Good Wives & Warriors
Good Wives and Warriors were commissioned by the BBC to create a mural in Glasgow’s Parkhead for the commonwealth games. The artists Louise Chappell and Becky Bolton both graduates of the Glasgow School of Art created the successful piece with inspiration taken from talking to the people of Glasgow directly. The whole project was made into a documentary and shown on the BBC.
Could you describe your process for creating the mural and what the BBC referred to as the ‘Magpie’ approach?
The process we used for creating the mural was really straight-forward. As we wanted the painting to be an amalgamation of imagery representational of Glasgow in the eyes of the cities residents, we simply asked as many people as we could ‘what does Glasgow mean to you?’ We then took the answers, researched, photographed and collected images and inspiration to make up the painting. I guess it is referred to as a ‘magpie approach’ because we are selecting the interesting ‘shiny’ aspects of the answers to create our composition.
The Glasgow public took a great interest and offered lots of contributions, was this surprising?
We were pleasantly surprised by the diversity and personal responses we received although we always had faith in the generosity of spirit in Glasgow – we knew that people would be happy to help!
How do you feel about the project being a mural in a space open to all the public rather than if it had been an exhibition in a gallery?
We felt a greater responsibility to make something that was visually and universally appealing. In an art gallery you can create a piece of work for predominantly for yourself, that can be challenging and difficult for the viewer to understand – it can be a much more selfish process. In making something that people would have to live with, we felt a pressure but also a desire to make something that was an aesthetic pleasure for the residents, that improved people’s walk to work or to school.
Could you tell us about your backgrounds and what inspired you to undertake a career in visual arts?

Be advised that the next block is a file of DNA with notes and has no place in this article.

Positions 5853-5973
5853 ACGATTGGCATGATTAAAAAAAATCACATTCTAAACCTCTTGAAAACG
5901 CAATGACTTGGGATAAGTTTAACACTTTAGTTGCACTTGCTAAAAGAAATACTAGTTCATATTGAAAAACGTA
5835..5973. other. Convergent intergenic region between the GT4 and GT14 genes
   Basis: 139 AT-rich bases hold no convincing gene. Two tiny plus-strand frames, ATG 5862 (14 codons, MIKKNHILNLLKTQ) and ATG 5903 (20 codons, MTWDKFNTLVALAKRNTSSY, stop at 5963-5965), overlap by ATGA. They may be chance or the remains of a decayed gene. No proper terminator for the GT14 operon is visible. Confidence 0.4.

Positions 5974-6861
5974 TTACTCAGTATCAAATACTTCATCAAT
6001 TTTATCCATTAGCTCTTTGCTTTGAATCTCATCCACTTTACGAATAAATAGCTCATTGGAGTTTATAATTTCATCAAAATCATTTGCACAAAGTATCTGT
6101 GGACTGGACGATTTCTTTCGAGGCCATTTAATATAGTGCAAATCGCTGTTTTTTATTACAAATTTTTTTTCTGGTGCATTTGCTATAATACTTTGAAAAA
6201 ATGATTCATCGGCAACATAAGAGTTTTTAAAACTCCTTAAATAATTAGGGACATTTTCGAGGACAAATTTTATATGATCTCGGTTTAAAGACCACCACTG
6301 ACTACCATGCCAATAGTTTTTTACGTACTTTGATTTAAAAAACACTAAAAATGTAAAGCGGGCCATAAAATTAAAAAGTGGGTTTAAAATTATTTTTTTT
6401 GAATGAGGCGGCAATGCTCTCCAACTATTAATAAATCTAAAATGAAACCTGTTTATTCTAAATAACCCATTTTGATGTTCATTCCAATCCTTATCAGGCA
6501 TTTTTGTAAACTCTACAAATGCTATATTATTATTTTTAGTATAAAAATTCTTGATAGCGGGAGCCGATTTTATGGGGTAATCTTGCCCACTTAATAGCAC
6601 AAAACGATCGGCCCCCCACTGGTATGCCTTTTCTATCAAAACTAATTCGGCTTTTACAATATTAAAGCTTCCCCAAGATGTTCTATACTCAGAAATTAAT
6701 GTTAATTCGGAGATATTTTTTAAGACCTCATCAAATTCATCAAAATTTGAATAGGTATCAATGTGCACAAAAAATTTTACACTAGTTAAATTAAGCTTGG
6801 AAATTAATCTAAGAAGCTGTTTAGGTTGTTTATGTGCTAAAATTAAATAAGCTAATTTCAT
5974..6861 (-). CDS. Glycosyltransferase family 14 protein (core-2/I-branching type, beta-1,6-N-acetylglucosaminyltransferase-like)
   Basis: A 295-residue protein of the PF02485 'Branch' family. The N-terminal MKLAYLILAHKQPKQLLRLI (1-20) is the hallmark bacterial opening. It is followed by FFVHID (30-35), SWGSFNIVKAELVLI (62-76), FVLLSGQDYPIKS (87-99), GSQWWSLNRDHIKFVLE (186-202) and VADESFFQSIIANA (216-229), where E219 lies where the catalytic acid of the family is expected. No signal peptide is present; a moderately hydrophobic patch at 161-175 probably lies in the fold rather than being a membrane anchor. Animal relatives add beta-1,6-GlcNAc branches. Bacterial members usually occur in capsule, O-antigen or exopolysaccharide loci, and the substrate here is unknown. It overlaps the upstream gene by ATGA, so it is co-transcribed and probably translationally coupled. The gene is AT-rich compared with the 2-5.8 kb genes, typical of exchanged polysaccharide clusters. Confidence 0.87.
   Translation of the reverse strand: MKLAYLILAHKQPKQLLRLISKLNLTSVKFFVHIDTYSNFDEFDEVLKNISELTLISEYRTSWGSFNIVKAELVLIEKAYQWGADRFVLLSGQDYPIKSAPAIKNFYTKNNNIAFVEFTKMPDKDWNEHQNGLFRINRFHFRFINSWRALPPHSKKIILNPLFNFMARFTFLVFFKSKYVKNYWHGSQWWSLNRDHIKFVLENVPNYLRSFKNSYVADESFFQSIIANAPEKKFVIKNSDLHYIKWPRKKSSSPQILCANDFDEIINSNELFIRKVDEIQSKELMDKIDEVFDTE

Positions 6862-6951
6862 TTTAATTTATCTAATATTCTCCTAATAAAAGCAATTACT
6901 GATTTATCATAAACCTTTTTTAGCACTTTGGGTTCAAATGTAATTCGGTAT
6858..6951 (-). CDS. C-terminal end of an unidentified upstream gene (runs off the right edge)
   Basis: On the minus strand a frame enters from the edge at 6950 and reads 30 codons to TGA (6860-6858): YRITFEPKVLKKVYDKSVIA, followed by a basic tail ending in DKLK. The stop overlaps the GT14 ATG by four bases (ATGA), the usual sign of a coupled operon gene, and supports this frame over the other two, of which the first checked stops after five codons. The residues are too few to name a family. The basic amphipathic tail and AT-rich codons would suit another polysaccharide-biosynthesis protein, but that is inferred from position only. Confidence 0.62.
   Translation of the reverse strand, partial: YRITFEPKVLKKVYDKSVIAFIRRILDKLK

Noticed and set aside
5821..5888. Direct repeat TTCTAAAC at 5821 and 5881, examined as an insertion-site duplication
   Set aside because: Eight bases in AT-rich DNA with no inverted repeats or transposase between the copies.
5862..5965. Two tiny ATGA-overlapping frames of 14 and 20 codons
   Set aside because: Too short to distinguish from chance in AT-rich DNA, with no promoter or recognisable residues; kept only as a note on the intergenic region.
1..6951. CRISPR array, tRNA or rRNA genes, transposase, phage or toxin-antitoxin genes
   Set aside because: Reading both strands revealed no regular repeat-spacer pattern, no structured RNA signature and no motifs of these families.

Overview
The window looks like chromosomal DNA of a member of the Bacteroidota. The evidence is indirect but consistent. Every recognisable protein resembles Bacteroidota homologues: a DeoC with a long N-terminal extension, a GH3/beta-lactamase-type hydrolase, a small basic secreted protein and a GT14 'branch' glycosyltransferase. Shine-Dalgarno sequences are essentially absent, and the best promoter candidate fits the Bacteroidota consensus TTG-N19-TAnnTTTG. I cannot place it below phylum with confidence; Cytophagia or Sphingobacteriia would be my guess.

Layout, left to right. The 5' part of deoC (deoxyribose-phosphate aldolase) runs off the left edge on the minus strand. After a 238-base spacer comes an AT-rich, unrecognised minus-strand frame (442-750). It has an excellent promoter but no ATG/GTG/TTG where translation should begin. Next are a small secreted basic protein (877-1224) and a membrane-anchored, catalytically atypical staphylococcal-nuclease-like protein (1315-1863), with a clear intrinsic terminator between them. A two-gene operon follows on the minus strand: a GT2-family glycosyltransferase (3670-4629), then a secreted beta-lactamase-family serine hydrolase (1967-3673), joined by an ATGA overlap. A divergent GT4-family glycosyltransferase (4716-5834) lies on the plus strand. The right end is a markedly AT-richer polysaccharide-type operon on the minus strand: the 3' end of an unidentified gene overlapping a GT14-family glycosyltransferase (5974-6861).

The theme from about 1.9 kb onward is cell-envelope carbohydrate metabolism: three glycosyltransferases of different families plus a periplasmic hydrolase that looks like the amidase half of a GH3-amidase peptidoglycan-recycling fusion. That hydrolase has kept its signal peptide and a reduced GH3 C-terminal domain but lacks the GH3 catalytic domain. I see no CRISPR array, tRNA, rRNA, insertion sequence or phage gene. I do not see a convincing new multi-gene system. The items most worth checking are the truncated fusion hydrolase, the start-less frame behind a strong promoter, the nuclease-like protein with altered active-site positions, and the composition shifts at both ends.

We were both determined to be artists from a very early age and painting had always been the plan. Although neither of us can explain it, The Glasgow School of Art had always been where we both wanted to study- it is a very romantic place with an amazing history and reputation. We are very lucky to have found each other there and to be able to do what we do for a living!
Good Wives and Warriors have exhibited all over the world. Did your experiences in different countries influence the mural?
I suppose every experience influences future paintings. The more art works we create in the public realm reveal to us the similarities and differences of various nationalities – the way people experience art work and consider themselves in relation to it.
When you were students in Glasgow did you think you would get the opportunity to create such a large scale and important project in Glasgow?
I imagine we probably did! We were always dreaming about grand plan projects and I suppose when you are young, you believe anything to be possible. We were pretty naive, of course, and it has taken us a long time and a lot of work to get to this stage!
You have produced work for huge clients such Chevrolet and Tiger Beer. Is your approach vastly different when working for big companies than it is for projects such as this?
For us, the difference between commercial and art projects is very clear and different however, to most people it would probably seem very similar! We loved having the opportunity to create such a large-scale work that was not advertising or selling anything. It has an inherent creative freedom.
Finally, what advice would you give to Art students currently studying in Glasgow today?
Work hard, stick with it and be prepared for a long slog. If you really want to do something new, it is probably going to be difficult at times but ultimately worth it!
If you would like to see this wonderful artwork in person then find the location on the map below!